The fundamental idea behind the album is the complete abandonment of all such rules. Harmony is a subject I have studied throughout my life as a musician…that is to say for over 60 years now. Harmony is the one aspect that Indian music does not have: my plan was to work with Shankar’s improvisations and songs, with the tanpura [background drone] kept on a separate track. And then, throw away the tanpura.

 

Having determined what tonality he begins in, I will start from there with the harmonic accompaniment. But since the tanpura is no longer there, I can place the harmony behind his voice in any key I wish – and also abandon all Western rules governing harmonic progression too. So you see why this recording is radical to me, from both the Eastern and Western points of view.

 

All that said, it is another matter when it comes to accompanying Shankar or violinist Ganesh Rajagopalan on stage. In that situation, I can bend the rules to a certain degree – but only because I have had the opportunity to study Indian classical music theory in depth.

 

First this was with my veena [South Indian fretless lute] guru Dr. S Ramanathan in the early 1970s. And there was further development with Pandit Ravi Shankar later that decade, coupled with my close association with Zakir since 1972 – and the advent of the first Shakti in 1973, and as my main group from late 1975, all the way up to today…and beyond.

  • L. Shankar trades fearsome lines with McLaughlin on Joy:

—Speaking of adapting Indian classical music to the fretboard…Mandolin Srinivas [who passed away unexpectedly in Sep 2014] is missed by so many – I’m sure he would smile at the continuation of the group. How does his absence influence the current Shakti incarnation?

 

As you can imagine, Srinivas is sorely missed. He left an indelible imprint upon all of us in Shakti, one that will last forever. Losing him in 2014 threw all of us musicians into such a sense of loss, that kept us apart for about five years. Until now, when we were ready to start playing together again.

  • Srinivas on fire on the 5-beat Karuna, from Jazz a Vienne:

—A few years ago you said about your mother, “I inherited music from her, but I also inherited arthritis…it’s creeping up on me…”. You seemed to be flying around the fretboard at the Barbican, but I guess age will catch up with everyone in the end. Do you mull over such matters?

 

In the end, we’re all on death row together!

 

—How do you feel about the process of physical ageing? Do you think that the onset of any new limitations might actually open up new avenues of creativity as well? (e.g. I doubt Django would have sounded so innovative if he’d been able to use his full hand…).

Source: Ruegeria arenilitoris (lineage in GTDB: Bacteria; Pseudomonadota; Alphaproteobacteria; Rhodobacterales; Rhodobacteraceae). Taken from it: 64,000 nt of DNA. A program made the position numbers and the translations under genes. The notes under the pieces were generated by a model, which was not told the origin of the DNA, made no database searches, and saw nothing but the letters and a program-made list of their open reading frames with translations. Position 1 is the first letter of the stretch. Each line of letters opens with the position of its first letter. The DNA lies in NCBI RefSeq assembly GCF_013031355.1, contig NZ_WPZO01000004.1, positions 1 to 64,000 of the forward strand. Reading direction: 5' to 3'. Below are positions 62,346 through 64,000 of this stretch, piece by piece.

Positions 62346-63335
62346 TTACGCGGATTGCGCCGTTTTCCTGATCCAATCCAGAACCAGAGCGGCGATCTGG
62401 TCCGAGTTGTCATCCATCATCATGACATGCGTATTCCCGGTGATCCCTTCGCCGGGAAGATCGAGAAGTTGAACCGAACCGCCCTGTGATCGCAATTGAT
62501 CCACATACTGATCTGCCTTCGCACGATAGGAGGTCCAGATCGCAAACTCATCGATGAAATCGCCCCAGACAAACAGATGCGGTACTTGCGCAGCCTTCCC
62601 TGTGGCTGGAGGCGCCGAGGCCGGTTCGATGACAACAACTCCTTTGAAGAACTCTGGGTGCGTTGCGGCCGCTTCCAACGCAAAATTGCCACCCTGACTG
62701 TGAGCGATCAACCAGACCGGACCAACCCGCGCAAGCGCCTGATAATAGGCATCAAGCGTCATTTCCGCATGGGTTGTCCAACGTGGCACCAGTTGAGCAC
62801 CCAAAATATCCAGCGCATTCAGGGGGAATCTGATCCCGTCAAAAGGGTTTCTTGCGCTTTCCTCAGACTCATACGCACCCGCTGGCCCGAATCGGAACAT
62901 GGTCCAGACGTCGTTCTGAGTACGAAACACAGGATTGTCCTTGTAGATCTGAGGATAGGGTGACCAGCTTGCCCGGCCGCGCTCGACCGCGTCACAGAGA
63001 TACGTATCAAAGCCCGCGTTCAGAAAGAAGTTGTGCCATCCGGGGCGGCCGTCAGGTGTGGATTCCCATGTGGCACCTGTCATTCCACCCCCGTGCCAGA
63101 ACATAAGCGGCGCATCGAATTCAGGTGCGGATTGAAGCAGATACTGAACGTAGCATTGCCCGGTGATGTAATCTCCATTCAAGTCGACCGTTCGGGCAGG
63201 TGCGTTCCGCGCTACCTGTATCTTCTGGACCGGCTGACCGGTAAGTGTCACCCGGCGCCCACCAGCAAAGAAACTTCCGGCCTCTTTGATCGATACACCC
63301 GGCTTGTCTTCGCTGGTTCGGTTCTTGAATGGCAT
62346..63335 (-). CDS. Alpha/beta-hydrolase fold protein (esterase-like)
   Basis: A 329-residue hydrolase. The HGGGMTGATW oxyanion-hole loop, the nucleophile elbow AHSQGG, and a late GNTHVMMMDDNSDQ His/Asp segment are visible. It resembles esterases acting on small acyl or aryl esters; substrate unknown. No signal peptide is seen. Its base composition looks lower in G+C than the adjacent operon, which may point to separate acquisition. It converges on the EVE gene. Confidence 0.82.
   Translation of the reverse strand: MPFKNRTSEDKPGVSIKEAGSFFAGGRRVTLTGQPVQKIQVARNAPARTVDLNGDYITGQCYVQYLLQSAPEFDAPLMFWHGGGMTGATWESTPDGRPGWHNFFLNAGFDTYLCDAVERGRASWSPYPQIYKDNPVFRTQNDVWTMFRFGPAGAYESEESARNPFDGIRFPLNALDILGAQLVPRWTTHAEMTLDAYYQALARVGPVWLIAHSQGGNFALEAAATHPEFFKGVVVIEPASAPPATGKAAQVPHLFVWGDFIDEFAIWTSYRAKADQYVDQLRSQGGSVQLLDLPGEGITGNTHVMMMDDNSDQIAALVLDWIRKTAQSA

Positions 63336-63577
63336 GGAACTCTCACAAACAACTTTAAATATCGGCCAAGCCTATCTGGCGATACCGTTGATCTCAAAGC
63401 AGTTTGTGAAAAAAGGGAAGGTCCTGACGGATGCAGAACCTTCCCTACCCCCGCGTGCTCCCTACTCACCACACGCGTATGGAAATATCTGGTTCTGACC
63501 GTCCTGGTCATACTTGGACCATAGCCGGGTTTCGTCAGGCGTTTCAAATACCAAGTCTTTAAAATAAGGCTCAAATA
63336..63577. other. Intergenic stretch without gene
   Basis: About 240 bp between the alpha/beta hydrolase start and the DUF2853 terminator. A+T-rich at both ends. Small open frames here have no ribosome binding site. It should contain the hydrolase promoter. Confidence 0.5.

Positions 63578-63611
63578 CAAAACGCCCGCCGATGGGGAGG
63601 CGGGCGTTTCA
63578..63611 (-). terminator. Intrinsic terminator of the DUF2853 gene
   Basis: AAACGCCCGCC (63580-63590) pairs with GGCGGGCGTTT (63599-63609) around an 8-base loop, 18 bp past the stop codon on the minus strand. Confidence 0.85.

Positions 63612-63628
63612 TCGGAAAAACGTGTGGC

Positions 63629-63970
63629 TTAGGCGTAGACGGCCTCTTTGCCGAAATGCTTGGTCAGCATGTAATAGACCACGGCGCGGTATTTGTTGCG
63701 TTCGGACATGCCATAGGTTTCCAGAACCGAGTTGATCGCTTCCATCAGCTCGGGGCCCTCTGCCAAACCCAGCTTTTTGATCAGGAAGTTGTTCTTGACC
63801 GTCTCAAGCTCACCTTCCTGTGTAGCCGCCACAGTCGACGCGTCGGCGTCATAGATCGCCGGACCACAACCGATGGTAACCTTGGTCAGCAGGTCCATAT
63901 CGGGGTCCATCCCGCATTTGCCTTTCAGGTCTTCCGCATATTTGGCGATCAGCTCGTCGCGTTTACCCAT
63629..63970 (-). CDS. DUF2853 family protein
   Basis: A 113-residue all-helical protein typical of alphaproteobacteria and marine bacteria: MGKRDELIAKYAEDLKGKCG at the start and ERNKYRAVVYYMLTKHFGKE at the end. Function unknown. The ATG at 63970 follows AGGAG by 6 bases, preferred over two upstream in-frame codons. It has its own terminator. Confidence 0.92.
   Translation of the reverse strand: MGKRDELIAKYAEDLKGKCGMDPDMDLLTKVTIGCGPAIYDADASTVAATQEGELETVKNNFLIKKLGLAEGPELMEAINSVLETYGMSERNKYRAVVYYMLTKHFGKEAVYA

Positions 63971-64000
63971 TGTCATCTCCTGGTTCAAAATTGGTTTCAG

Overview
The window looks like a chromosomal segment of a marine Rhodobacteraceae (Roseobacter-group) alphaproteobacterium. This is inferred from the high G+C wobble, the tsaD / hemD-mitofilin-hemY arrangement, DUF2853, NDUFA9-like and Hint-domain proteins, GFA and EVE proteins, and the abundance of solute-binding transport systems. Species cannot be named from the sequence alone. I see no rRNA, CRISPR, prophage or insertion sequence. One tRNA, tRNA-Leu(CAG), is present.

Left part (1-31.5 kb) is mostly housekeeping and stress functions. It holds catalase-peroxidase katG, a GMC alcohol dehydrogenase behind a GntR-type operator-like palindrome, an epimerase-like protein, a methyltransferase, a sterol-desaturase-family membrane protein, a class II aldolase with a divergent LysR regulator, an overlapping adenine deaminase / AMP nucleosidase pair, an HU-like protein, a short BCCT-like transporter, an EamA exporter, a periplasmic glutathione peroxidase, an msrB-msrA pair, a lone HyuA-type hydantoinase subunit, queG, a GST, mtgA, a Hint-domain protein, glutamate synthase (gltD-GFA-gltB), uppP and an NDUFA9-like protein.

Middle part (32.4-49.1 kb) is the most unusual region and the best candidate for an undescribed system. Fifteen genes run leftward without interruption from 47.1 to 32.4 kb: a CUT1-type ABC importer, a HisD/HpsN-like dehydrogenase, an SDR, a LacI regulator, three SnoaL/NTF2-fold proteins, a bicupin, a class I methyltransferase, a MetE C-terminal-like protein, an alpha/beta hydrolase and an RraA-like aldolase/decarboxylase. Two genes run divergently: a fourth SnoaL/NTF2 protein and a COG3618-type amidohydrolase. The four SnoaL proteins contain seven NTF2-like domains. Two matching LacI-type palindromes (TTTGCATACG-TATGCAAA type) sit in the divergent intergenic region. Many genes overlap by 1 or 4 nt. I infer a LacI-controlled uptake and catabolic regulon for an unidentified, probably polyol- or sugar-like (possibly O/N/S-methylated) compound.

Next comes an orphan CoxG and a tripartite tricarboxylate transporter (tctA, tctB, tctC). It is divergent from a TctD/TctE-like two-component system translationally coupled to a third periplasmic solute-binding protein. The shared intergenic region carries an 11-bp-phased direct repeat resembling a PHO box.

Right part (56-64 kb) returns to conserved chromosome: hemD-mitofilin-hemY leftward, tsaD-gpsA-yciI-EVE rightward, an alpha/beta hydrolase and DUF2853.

Having experienced the reality that arthritis could end a career very quickly, I realised that one cannot fight ageing – and so back then, I accepted it. I felt that I’d had such a fantastic ‘innings’, and been so lucky in my life to have worked and played with the greatest musicians from the East and West – who could ask for more?

 

But in fact this wasn’t to be the end. I’ve been extremely fortunate in discovering the art of self-healing in meditation. Once you realise that the mind can make you sick, then it’s also possible for the mind to make you healthy. Today, while I don’t have the strength of a 20-year-old in my right hand, I have absolutely no problems playing the guitar. I am truly blessed.

  • Meditation, with old friend Carlos Santana (1973):

—Pandit Ravi Shankar sounded great right up to his death at 91. But if age limits your physical capabilities on the guitar too much, might you switch to another mode of musical expression? e.g. MIDI composition (there’s a whole new microtonal world there I guess)? Or is this just something to think about if it happens?

 

Well, I just passed my 78th birthday, and I’m still planning a 4th Dimension Tour in Europe this Summer, a tour of Japan in the Autumn, and a further Asian tour with Shakti next January…so I’m not planning on quitting soon! However, once the inevitable moment arrives – and the physical level drops below a certain point – I will quit. What I will do from then onwards…I will decide about these things when they happen.

  • McLaughlin’s centenary tribute to Pandit Ravi Shankar:

—To round things off…just something to pass on. I asked my jazz friends if they had anything they wanted to say to you: the first response I got back was simply: ‘John – do you know how much you are loved by us all?’

 

Thank you! And for these questions. I hope my answers are useful to you.

 

—Thanks John!

 


  • The rhythmic-melodic genius of Ma No Pa – an all-time great track…

More: Some of my other McLaughlin-relevant writings:

George Howlett is a London-based musician and writer. I play guitar, tabla, and santoor, loosely focusing on jazz, rhythm, and global improvisation. Above all I seek to enthuse fellow sonic searchers, interconnecting fresh vibrations with the human voices, cultures, and passions behind them.

 


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Recently I’ve worked long-term for Darbar, Guitar World, and Ragatip, and published research into tuning and John Coltrane’s raga notes. I’ve written for Jazzwise, JazzFM, and The Wire, and also record, perform, and teach in local schools. Site menu above, follow below, & get in touch here!